A former Deputy Minister for Communication, Felix Kwakye Ofosu, says Ghana’s education sector is not any better than what the New Patriotic Party (NPP) inherited from the John Mahama government.
This is despite the introduction of the Free Senior High School programme. According to the aide to former President Mahama, many Ghanaians do not support the double track system under the Free Senior High School programme.
The government introduced the double track system in September last year in 400 selected Senior High Schools to reduce class sizes and to increase contact hours between teachers and students.
Speaking to Citi News, however, Mr. Kwakye Ofosu said the free SHS policy has been poorly implemented.
“There are significant problems that are hindering the progress of that sector. There is the obnoxious double track system which 72 percent of Ghanaians, according to a recent poll by the Political Science Department of the University of Ghana think it must go because it is not helping.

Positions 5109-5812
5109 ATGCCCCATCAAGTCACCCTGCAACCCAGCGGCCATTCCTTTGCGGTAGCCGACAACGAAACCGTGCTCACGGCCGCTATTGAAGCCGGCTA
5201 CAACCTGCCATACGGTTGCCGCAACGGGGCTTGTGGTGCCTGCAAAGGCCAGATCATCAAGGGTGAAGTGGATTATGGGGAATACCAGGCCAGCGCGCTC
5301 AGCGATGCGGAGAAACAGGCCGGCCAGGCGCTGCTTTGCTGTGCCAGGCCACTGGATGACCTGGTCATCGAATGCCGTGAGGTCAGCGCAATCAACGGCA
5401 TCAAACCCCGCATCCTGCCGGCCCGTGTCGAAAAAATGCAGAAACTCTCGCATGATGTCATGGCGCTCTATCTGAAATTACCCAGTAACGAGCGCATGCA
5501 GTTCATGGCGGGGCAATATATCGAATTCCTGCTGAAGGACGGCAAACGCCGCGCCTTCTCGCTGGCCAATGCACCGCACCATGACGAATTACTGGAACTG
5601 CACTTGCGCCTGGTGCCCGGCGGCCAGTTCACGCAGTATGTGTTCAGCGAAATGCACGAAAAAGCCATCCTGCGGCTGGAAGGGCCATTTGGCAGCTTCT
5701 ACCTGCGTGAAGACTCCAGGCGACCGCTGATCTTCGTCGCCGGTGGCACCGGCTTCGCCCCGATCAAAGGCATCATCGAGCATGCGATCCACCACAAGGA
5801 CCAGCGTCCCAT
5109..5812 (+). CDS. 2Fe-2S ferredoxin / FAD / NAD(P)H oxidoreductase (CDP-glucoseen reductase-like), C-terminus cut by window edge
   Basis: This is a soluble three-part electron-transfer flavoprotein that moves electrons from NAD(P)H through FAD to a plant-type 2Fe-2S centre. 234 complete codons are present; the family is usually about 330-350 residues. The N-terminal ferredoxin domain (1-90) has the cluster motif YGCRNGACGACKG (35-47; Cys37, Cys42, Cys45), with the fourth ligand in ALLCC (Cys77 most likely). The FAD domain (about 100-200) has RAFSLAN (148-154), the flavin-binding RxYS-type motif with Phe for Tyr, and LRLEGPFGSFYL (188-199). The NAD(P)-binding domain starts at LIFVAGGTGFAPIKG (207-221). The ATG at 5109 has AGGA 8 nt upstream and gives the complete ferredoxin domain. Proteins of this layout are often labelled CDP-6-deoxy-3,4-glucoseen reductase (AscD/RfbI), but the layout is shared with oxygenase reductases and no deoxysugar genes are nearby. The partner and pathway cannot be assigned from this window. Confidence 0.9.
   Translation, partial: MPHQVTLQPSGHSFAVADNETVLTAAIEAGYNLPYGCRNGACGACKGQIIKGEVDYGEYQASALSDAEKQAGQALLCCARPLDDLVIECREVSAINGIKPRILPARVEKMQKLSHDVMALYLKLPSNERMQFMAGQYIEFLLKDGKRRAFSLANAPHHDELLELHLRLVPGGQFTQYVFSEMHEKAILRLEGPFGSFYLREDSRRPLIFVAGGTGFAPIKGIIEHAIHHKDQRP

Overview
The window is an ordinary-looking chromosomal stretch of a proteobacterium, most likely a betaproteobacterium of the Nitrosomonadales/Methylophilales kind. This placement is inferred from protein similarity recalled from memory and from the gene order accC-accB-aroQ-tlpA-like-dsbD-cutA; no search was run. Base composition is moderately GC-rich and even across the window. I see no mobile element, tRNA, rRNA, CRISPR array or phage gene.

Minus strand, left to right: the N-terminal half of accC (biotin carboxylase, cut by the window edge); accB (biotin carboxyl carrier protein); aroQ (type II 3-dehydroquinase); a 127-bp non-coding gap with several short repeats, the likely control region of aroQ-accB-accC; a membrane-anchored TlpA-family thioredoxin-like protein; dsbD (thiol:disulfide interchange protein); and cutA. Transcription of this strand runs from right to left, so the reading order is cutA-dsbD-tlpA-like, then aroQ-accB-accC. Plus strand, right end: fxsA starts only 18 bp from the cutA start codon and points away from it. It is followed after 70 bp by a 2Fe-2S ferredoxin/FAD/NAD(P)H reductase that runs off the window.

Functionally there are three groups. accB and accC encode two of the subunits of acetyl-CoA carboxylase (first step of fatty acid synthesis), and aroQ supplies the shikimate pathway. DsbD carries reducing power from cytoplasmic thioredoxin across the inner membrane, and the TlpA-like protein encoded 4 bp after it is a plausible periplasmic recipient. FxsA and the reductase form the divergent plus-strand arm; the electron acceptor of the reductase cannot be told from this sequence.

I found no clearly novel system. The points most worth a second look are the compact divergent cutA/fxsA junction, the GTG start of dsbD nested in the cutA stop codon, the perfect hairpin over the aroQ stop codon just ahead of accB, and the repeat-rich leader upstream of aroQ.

“There is congestion that we have witnessed in schools because of how hastily and poorly this policy has been implemented and all the difficulties that it has thrown up. Recently we had to watch the horrible situation of teachers writing on blackboards when they needed to conduct exams because the government had not paid for printing fees. This cannot be a rosy picture. This cannot be a picture that anyone can be proud of.”
The Free SHS policy was a promise the NPP promised to implement during the campaign for election 2008.
The Free SHS policy led to an increase in enrollment triggering concerns about the quality of education received.
It took only seven months for Free SHS education to begin, with the first years, numbering about 400,000 starting school in the 2017/18 academic year.
The policy saw the government absorb the full cost of public secondary education, with beneficiaries not having to pay admission fees, examination fees, and utility fees, among others.
The concerns were heightened when the government implemented the double track system to counter the infrastructure deficit within the various senior high schools.